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The International Journal
of Not-for-Profit Law

Volume 6, Issue 1, September 2003

A publication of the International Center for Not-for-Profit Law

Table of Contents

Letter from the Editor

Religion and NGOs

Introductory Letter from the Guest Editors
W. Cole Durham, Jr. and Elizabeth A. Sewell

A Bend in the Road to Civil Society: The Effect of Russian Anti-Extremism Legislation on Not-for-Profit Organizations
Brian Gross

A Practical Comparison of the Laws of Religion of Colombia and Chile
Scott E. Isaacson

Faith-Based NGOs in Bosnia and Herzegovina
Mojca Leban

Refah Partisi (The Welfare Party) and Others v. Turkey
Christian Moe

The Impact of the New Czech Law on Churches
Petr Pajas

Comments on the 2002 Belarusian Law "On the Introduction of Changes and Amendments to the Law of the Republic of Belarus 'On Religious Freedom and Religious Organizations'"
Melinda R. Porter

Russian Federation Constitutional Court Decisions on Russia's 1997 Law "On Freedom of Conscience and Religious Associations"
Marina Thomas

God and Caesar: Personal Reflections on Politics and Religion
Shirley Williams

Articles

Should Foundations Exist in Perpetuity?
Robert O. Bothwell

The Prohibition of Nigerian Civil Servants From Political Activities: A Necessary Derogation from Freedom of Association
Emeka Iheme

The Charity/Business Duet: Harmony or Discord?
Andrew Phillips (Lord Phillips of Sudbury)

From Benin to Baltimore: Civil Society and Its Limits
Sally J. Scott, Ph.D.

Reviews

Global Civil Society: An Overview
By Lester M. Salamon, S. Wojciech Sokolowski, and Regina List
Reviewed by Jonathan Nelms

The Changing and Unchanging Face of U.S. Civil Society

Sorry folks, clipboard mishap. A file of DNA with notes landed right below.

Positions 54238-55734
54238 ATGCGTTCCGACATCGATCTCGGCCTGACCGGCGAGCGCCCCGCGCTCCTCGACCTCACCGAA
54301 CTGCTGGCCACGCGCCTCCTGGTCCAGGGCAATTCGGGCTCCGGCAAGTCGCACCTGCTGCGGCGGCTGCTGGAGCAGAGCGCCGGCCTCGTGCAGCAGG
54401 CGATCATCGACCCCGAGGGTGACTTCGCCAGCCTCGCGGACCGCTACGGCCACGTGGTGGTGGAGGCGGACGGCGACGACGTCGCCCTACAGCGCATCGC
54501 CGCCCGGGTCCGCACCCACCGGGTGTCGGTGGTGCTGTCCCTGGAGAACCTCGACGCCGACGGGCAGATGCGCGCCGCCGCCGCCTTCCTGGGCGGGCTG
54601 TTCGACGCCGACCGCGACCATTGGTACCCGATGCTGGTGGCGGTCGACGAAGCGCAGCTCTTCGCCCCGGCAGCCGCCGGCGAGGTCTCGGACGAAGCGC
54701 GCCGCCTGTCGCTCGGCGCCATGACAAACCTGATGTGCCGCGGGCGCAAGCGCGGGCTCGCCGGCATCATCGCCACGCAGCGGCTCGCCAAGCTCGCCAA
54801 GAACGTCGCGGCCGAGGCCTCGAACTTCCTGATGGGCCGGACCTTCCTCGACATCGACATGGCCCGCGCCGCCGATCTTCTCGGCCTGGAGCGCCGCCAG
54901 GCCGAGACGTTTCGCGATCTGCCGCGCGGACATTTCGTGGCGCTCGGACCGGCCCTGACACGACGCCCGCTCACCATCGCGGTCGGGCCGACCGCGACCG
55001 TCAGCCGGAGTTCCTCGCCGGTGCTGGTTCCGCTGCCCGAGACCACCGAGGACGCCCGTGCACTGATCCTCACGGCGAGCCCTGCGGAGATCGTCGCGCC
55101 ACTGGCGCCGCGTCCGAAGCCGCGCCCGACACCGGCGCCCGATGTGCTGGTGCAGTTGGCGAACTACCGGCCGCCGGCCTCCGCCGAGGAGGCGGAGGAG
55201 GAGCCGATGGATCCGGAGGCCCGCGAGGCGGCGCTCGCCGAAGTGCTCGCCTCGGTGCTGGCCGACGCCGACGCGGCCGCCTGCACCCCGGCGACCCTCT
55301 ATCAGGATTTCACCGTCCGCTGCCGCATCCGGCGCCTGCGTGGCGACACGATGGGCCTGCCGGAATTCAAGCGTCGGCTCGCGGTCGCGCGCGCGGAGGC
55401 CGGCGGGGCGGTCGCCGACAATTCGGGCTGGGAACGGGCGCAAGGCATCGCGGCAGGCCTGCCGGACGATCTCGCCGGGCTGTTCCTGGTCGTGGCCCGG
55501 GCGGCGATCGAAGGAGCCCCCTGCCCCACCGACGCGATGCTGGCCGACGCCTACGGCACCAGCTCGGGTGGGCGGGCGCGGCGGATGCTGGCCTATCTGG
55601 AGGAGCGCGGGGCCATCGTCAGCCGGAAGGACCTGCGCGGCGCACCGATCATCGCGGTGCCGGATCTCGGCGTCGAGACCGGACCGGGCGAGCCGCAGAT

By Marcella Ridlen Ray

Civil Society: The American Model and Third World Development
By Howard J. Wiarda

Freedom in the World 2003: The Annual Survey of Political Rights and Civil Liberties
By Freedom House

Religion Returns to the Public Square: Faith and Policy in America
Edited by Hugh Heclo and Wilfred M. McClay

The State of Nonprofit America
Edited by Lester M. Salamon

Terrorism and Development: Using Social and Economic Development to Inhibit a Resurgence of Terrorism
By Kim Cragin and Peter Chalk

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Editorial Board

Terrorism and Development: Using Social and Economic Development to Inhibit a Resurgence of Terrorism

By Kim Cragin and Peter Chalk.
Santa Monica, Calif.: RAND, 2003.
42 pp. $18 paper.

Can development diminish terrorism? Kim Cragin and Peter Chalk examine the experience of Israel, the Philippines, and the United Kingdom. They conclude that development policies, when properly conceived and implemented, hold the potential for reducing local support for terrorism and hindering terrorist recruiting. 

"The most successful social and economic policies," they write, "are those that are (1) developed in consultation with community leaders, (2) based on needs assessments that address the specific requirements of targeted communities, and (3) accompanied by disbursement mechanisms that ensure proper fiscal management and non-partisanship." A successful policy also must be adequately funded--otherwise the terrorism problem may actually worsen: "If development initiatives lack sufficient financial support, they are likely to act as a double-edged sword, erroneously inflating the hopes and aspirations of local communities. When these expectations are not met, there is a high chance that social and economic policies will backfire, triggering resentment and renewed support for terrorist violence."

 
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ISSN: 1556-5157